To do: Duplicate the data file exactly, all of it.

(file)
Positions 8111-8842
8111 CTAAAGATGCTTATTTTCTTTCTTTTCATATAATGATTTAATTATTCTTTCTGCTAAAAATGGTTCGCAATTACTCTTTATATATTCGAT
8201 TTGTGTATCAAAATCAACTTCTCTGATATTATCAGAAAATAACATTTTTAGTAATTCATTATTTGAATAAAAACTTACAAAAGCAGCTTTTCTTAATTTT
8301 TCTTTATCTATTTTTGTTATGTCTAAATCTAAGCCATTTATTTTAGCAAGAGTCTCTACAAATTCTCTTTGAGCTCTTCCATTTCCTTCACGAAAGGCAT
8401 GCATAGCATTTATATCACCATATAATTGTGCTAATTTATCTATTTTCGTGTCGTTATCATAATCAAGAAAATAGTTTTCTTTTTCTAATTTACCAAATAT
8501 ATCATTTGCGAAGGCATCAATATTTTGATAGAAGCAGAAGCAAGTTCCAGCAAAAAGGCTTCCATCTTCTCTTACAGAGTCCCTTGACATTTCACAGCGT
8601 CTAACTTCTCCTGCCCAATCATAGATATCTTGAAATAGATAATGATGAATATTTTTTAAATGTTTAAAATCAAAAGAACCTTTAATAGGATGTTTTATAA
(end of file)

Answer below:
Positions 8111-8842
8111 CTAAAGATGCTTATTTTCTTTCTTTTCATATAATGATTTAATTATTCTTTCTGCTAAAAATGGTTCGCAATTACTCTTTATATATTCGAT
8201 TTGTGTATCAAAATCAACTTCTCTGATATTATCAGAAAATAACATTTTTAGTAATTCATTATTTGAATAAAAACTTACAAAAGCAGCTTTTCTTAATTTT
8301 TCTTTATCTATTTTTGTTATGTCTAAATCTAAGCCATTTATTTTAGCAAGAGTCTCTACAAATTCTCTTTGAGCTCTTCCATTTCCTTCACGAAAGGCAT
8401 GCATAGCATTTATATCACCATATAATTGTGCTAATTTATCTATTTTCGTGTCGTTATCATAATCAAGAAAATAGTTTTCTTTTTCTAATTTACCAAATAT
8501 ATCATTTGCGAAGGCATCAATATTTTGATAGAAGCAGAAGCAAGTTCCAGCAAAAAGGCTTCCATCTTCTCTTACAGAGTCCCTTGACATTTCACAGCGT
8601 CTAACTTCTCCTGCCCAATCATAGATATCTTGAAATAGATAATGATGAATATTTTTTAAATGTTTAAAATCAAAAGAACCTTTAATAGGATGTTTTATAA